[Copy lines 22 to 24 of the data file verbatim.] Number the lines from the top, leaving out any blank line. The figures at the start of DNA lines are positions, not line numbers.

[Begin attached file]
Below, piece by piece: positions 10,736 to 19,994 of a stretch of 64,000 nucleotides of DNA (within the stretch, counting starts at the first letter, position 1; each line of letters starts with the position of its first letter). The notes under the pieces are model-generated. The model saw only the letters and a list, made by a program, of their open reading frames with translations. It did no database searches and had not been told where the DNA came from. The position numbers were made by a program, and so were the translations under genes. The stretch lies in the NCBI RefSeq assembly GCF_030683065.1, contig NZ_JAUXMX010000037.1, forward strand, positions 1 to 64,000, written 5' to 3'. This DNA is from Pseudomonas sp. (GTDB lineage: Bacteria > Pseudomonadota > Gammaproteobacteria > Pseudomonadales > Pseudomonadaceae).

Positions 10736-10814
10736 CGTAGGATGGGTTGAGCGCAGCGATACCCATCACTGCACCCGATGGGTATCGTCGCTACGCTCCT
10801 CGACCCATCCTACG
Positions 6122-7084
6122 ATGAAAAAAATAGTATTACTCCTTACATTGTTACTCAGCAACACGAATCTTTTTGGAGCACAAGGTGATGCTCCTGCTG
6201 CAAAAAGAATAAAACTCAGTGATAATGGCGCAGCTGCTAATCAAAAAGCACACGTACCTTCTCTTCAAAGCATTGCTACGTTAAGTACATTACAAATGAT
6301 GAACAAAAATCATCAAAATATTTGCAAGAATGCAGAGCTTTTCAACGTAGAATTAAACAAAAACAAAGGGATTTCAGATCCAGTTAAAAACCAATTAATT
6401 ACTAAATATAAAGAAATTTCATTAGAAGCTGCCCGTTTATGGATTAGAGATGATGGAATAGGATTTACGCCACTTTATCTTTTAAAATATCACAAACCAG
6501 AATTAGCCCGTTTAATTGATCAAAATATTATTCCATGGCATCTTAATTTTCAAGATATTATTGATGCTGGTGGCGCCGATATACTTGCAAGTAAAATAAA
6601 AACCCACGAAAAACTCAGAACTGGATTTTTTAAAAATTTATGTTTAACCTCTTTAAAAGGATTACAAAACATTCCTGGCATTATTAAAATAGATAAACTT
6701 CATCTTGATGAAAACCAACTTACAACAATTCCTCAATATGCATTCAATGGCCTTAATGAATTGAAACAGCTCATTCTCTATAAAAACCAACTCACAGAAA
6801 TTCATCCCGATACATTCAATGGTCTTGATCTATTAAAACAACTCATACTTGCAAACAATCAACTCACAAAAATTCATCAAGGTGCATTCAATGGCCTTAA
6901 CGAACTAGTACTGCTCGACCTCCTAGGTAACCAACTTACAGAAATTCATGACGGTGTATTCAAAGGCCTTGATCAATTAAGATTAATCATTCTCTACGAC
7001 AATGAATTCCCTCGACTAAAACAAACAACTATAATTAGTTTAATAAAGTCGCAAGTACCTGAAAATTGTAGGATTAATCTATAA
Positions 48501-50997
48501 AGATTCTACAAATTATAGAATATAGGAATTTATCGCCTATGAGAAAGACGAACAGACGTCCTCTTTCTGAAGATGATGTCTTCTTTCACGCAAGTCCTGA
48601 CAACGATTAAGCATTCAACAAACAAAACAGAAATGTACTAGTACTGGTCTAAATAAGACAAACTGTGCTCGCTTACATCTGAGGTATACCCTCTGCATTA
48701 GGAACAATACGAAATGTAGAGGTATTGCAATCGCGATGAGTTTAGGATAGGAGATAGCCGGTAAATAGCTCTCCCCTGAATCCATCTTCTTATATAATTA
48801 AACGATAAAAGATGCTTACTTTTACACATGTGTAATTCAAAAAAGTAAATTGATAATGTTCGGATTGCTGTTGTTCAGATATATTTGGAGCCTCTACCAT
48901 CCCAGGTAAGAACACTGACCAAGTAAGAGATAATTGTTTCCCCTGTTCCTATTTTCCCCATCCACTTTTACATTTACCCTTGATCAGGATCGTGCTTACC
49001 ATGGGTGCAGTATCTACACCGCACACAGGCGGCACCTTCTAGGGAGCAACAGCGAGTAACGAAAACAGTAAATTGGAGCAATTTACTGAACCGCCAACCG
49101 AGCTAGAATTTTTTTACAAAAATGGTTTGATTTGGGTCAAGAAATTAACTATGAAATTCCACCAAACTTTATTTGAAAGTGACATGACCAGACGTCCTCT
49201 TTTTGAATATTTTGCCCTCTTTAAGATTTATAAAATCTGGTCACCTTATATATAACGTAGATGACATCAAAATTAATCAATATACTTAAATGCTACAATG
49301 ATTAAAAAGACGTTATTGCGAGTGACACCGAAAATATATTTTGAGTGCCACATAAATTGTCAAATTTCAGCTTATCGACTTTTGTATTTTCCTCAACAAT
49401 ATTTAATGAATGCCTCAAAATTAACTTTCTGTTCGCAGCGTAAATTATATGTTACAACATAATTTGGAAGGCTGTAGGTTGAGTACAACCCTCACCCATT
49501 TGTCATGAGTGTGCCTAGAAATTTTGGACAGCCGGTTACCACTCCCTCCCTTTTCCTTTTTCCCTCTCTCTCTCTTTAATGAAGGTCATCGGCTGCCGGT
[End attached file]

49001 ATGGGTGCAGTATCTACACCGCACACAGGCGGCACCTTCTAGGGAGCAACAGCGAGTAACGAAAACAGTAAATTGGAGCAATTTACTGAACCGCCAACCG
49101 AGCTAGAATTTTTTTACAAAAATGGTTTGATTTGGGTCAAGAAATTAACTATGAAATTCCACCAAACTTTATTTGAAAGTGACATGACCAGACGTCCTCT
49201 TTTTGAATATTTTGCCCTCTTTAAGATTTATAAAATCTGGTCACCTTATATATAACGTAGATGACATCAAAATTAATCAATATACTTAAATGCTACAATG